Take the Money and Run?

Can presidential candidates receive a salary?

Ron Paul. Click image to expand.
Ron Paul

Republican presidential hopeful Ron Paul hauled in $6 million in a “Money Bomb” fund-raiser Sunday, beating his previous one-day record. Other candidates have even deeper coffers—Hillary Clinton raked in more than $90 million in the first nine months of the year. Thus far, the entire field of candidates has received about $420 million altogether in donations: Can candidates pay themselves a salary from these funds while campaigning?

Yes, in some cases. According to rules from the Federal Election Commission (PDF), candidates who meet certain criteria can receive a salary from their campaign committees. It won’t be a raise from their last job, though, since the amount can’t exceed either their earnings from the previous year or the minimum annual salary of the office they seek—whichever is less. (In the case of the presidency, the salary is $400,000.) They’re paid on a pro-rata basis, so a candidate who drops out of the race after six months can pay himself only half of this annual salary.

But many presidential candidates don’t qualify. One reason is that the FEC bars incumbent officeholders in the presidency, Senate, and House of Representatives from drawing salaries as candidates in addition to their in-office salaries, so this applies to Ron Paul, Barack Obama, Dennis Kucinich, and others. The rationale behind the regulation is to make it easier for not-so-wealthy newcomers who don’t already hold these public offices to quit their jobs and run for office full-time, thereby giving them more of a fair shot against incumbents.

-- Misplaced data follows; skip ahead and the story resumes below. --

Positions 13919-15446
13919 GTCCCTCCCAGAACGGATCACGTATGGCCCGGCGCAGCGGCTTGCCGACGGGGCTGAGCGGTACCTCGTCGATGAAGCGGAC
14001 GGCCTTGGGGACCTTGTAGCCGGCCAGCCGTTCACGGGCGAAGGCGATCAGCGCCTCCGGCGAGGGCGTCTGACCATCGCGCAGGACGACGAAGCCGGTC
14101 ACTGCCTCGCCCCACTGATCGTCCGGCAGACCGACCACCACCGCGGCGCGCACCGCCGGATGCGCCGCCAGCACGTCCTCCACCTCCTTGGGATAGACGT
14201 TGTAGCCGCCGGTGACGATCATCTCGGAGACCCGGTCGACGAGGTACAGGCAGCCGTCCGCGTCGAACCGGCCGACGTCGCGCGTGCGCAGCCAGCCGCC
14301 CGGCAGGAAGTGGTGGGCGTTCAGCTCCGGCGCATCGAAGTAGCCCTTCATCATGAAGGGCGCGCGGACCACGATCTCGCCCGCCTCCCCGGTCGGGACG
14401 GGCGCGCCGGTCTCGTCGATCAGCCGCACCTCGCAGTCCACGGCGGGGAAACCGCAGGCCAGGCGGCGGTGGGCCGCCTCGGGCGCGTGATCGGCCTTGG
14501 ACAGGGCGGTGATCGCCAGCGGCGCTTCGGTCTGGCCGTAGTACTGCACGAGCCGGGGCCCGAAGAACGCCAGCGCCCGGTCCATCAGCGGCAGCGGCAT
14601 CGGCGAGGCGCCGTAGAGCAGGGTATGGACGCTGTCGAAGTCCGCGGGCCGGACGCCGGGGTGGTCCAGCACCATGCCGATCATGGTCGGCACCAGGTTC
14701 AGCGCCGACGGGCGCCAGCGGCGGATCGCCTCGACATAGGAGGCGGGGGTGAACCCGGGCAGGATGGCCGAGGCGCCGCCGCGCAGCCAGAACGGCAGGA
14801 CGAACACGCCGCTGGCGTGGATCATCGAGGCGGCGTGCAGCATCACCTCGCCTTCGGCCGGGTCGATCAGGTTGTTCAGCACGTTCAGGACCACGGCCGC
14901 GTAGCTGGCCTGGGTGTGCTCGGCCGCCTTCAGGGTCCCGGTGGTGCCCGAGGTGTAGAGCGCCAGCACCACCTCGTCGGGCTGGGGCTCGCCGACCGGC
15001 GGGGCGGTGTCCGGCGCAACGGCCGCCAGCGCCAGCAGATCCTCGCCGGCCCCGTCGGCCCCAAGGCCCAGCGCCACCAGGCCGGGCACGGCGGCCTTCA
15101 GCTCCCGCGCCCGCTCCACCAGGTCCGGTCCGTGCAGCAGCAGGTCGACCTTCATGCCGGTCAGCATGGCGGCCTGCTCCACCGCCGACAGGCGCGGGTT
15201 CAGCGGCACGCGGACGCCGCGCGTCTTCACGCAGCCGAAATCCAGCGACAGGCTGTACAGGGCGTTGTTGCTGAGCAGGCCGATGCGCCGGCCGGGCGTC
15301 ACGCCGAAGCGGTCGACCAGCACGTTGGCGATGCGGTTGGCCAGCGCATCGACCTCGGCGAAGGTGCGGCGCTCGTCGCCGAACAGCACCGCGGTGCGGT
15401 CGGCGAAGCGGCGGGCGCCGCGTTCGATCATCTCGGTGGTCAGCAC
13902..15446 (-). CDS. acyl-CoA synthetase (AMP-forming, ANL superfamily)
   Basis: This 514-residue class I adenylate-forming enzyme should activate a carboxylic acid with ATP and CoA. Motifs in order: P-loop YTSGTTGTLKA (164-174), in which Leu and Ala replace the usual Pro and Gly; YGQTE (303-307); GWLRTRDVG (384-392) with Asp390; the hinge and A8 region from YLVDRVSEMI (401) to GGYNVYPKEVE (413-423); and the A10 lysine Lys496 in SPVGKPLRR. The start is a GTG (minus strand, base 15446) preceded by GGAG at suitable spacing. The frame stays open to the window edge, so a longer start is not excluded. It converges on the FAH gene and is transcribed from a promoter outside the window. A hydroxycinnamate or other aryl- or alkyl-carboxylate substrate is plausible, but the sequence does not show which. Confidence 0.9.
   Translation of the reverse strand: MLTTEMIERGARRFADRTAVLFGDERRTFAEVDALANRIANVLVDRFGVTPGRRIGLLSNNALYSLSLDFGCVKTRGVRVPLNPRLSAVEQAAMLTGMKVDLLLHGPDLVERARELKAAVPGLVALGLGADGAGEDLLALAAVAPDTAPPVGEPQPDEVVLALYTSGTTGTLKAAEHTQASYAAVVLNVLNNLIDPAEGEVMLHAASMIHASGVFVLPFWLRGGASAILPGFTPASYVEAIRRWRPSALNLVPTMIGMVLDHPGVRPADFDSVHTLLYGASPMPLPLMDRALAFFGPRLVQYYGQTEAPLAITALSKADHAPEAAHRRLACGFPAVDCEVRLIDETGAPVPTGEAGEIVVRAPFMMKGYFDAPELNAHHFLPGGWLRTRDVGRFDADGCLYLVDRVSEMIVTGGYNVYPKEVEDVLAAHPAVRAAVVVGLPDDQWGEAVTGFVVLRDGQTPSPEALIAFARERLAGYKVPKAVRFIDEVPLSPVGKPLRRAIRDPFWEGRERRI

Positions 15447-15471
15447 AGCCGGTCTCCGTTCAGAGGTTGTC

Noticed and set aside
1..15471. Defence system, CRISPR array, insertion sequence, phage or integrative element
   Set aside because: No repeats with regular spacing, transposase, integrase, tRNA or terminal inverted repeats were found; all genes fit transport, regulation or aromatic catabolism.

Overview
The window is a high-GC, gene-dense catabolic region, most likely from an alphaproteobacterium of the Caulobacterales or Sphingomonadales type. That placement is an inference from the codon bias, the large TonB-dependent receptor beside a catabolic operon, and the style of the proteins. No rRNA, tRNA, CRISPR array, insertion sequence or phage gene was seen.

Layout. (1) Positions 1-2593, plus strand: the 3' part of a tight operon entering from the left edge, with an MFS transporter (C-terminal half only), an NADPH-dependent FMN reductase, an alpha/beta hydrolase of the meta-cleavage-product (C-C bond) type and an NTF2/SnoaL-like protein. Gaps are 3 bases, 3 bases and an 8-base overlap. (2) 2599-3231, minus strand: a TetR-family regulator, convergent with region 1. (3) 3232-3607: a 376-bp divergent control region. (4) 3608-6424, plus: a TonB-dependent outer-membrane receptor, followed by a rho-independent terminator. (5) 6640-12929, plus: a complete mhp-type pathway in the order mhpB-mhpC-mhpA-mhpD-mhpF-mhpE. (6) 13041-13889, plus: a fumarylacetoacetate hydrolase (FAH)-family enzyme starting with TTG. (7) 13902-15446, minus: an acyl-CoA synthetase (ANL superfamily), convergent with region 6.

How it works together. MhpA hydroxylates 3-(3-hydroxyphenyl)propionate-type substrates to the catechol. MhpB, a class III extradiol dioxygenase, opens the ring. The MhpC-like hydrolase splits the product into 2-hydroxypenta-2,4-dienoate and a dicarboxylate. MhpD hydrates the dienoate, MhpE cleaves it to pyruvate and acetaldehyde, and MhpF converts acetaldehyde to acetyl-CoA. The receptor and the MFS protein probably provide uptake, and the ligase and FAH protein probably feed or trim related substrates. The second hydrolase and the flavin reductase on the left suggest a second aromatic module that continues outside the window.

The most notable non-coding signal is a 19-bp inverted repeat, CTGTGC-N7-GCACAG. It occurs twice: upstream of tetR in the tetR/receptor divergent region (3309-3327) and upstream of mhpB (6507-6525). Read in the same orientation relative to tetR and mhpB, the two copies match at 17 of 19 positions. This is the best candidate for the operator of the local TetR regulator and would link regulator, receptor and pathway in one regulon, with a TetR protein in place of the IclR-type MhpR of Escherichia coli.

Seeking public funds for a presidential run, an arrangement where the government matches up to $250 of an individual’s contribution, also affects how much a candidate can be paid. This scenario currently applies to seven candidates, including John Edwards and John McCain. The FEC, which audits the campaigns that receive public financing, doesn’t consider a candidate’s salary to be a qualified expense and will ask for candidates to reimburse a portion of their nonqualified expenses to the U.S. Treasury. So if you’ve paid yourself $400,000 for the year and one-third of your total funding comes from the public match, then you’ll need to send a
check for about $133,000 back to Uncle Sam. (The requirement on matching funds applies only to presidential candidates.)

So, who’s left? Among the front-runners, Rudy Giuliani, Mike Huckabee, and Mitt Romney. It would be highly unusual if any of them wanted the extra paycheck, though. For one, Giuliani and Romney, in particular, are not hurting for money. Second, it’s almost considered bad form for someone seeking the presidency—it could signal to supporters that you’re a less-than-stellar candidate. Alan Keyes, who joined the GOP presidential debate last week, was criticized by both Democrats and Republicans back in 1992 for paying himself more than $8,000 a month out of donations for his senate race in Maryland.

Got a question about today’s news? Ask the Explainer.

Explainer thanks Paul S. Ryan of Campaign Legal Center and reader Matt Haber for asking the question.